sun 14/08/2022

Intruders, BBC Two | reviews, news & interviews

Intruders, BBC Two

Intruders, BBC Two

Some of it looks familiar, but there's enough weirdness to keep you watching

Dead or alive? John Simm and Mira Sorvino as Jack and Amy Whelan

"Baffling paranormal thriller" is your drive-thru soundbite to describe Intruders, but despite a lingering threat of genre-cliché, it holds your attention with a very capable cast and some stylish cinematography. The action is set in Washington State and Oregon in the American Northwest (though it was apparently shot over the border in British Columbia), and the chilly, metallic light has a distinctly Scandinavian air.

It was funded by BBC Worldwide and BBC Two and first shown on BBC America, where it scored healthy ratings. How interesting that a show aimed at the Stateside market, where they understand the power of long-form TV drama, should be an eight-parter instead of the usual three, four or six we get in the UK.

Anyhow, one of the best things Intruders has going for it is John Simm as Jack Whelan, a former LA cop now making a living as a writer up in Washington. His latest book just happens to be called Afterlife. His wife Amy, a corporate lawyer, is played with an aura of glazed unworldliness by Mira Sorvino, but this is appropriate since it appears that Amy may be a special kind of split personality. As the action developed (albeit in a frustratingly fragmented fashion) over this opening pair of episodes, we began to get a glimpe of the bigger picture. Intruders-world is a place where the dead don't always stay dead, and some of them come back to share living people's bodies. "We do die but we can return," as a baleful, Vincent Price-ish voiceover put it. "Welcome back... again."

The main plot-trigger was Amy's disappearance while supposedly on a business trip to Seattle, prompting husband Jack to dust off his detection skills (to go with Simm's unobtrusively persuasive American accent) and go looking for her. He'd realised that all was not quite right with his wife when he found her dancing alone to jazz music, which she normally hated. Odder still, she woke up one morning and started talking in Russian, a language she didn't speak. Having fortuitously tracked down the cab driver who'd driven her around in Seattle, Jack was stunned to be told that he'd overheard Amy claiming to be a member of the Tsarist secret police from the 19th century.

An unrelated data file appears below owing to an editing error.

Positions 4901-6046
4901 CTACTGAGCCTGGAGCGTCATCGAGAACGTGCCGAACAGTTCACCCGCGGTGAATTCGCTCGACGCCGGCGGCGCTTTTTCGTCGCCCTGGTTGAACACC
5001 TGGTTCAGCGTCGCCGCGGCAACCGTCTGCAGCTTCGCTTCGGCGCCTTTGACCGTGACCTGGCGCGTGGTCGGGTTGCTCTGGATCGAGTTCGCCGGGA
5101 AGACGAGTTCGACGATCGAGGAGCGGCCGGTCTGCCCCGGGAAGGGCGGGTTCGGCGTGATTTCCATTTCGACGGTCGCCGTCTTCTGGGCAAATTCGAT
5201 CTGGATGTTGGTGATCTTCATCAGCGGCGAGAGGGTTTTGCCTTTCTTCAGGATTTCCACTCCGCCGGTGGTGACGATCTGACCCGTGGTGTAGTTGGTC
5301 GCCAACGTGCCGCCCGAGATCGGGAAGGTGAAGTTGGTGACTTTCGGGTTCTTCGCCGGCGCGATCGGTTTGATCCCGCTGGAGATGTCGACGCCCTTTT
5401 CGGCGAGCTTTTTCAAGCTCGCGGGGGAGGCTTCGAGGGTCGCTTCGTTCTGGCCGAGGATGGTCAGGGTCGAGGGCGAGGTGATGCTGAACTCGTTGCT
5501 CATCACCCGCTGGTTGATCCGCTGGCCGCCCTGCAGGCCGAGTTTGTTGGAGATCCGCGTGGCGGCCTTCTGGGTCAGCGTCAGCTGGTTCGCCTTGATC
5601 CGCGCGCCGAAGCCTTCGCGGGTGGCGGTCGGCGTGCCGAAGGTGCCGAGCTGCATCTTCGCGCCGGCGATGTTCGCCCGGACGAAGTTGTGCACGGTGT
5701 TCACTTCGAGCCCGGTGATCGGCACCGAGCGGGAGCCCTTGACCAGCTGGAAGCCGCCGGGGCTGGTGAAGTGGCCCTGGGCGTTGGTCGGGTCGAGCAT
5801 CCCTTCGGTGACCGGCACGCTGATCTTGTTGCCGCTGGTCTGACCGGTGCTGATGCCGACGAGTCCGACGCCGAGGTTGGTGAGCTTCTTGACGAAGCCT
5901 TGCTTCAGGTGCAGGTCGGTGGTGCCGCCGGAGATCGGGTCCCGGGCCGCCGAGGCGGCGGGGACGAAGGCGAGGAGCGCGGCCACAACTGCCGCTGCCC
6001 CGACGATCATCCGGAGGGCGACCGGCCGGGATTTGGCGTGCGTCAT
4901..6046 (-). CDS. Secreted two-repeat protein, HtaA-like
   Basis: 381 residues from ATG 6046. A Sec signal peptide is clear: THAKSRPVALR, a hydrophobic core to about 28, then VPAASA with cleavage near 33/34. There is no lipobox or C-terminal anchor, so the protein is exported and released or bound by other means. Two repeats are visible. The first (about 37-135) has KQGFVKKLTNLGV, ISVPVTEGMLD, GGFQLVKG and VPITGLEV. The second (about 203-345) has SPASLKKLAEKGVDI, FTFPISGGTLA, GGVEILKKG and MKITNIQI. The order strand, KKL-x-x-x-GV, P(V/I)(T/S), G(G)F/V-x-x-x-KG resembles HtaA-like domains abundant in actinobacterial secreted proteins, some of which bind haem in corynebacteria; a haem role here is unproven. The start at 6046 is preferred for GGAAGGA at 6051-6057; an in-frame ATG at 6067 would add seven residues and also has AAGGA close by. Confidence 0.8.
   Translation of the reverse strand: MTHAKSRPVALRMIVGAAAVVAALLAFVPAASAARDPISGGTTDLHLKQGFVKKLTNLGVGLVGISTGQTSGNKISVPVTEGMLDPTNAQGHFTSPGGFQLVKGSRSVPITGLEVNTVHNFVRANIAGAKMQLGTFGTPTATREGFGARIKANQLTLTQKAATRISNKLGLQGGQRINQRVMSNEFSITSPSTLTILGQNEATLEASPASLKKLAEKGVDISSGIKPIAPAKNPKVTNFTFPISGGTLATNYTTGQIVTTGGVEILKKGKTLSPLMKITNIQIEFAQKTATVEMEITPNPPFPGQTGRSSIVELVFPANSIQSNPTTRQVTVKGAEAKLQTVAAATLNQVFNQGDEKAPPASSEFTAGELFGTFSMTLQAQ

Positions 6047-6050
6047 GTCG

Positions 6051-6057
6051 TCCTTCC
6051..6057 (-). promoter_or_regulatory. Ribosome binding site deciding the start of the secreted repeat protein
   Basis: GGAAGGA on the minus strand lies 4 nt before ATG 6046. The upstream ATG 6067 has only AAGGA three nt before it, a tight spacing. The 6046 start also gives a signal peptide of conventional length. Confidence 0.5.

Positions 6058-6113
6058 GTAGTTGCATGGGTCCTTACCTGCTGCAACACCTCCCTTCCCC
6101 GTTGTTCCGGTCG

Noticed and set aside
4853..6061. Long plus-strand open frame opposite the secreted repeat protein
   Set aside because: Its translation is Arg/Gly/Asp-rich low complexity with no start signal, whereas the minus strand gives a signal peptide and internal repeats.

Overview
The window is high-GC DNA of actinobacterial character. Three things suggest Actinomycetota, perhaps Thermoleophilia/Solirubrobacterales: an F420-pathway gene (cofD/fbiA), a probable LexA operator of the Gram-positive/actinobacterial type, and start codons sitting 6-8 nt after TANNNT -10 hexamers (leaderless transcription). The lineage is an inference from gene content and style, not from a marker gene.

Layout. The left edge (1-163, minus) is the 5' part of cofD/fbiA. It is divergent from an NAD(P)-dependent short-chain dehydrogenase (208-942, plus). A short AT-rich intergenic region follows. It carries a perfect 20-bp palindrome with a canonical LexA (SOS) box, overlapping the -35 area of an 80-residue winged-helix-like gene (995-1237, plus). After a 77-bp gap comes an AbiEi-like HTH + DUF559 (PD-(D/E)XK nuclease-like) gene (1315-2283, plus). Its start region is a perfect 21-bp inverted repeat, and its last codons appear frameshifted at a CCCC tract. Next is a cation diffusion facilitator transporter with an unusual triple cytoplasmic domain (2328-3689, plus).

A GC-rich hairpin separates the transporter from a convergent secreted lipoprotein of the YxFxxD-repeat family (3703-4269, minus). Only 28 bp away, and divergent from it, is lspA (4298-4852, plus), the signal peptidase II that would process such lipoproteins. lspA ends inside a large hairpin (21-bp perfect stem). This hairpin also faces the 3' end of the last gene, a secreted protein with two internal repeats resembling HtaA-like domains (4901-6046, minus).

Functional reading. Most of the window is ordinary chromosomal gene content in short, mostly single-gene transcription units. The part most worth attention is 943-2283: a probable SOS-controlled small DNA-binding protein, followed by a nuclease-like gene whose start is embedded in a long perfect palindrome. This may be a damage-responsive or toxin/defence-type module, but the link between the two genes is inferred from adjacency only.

Clearly there's considerable danger of this whole shebang toppling into farce, especially with a guy called Shepherd (James Frain, pictured above right) stalking around in a long black coat and shooting extraordinary quantities of people through the head. It also doesn't help that all this paranormal stuff is linked to an ancient secret society called Qui Reverti ("those who return"?), which is a little too Da Vinci Code for comfort. Their motto is "And in the beginning there was death", which sounds like a badly-conceived commercial for an undertaker.

Now that Intruders has established an oppressive atmosphere of doom and menace by chopping up narrative fragments to look as strange and sinister as possible, it remains to be seen if screenwriter Glen Morgan and director Eduardo Blair Witch Project Sanchez can pilot it to a satisfying conclusion. I could do with less of Simm taking phone calls and reading text messages (screenwriters seem increasingly inclined to use the smartphone instead of dialogue or action), though Millie Bobbie Brown's performance as Madison (pictured above left) – outwardly a nine-year-old girl, hiding an unpleasant middle-aged man within – could mark the beginning of a brilliant career.

Amy woke up one morning and started talking in Russian, a language she didn't speak


Editor Rating: 
Average: 3 (1 vote)

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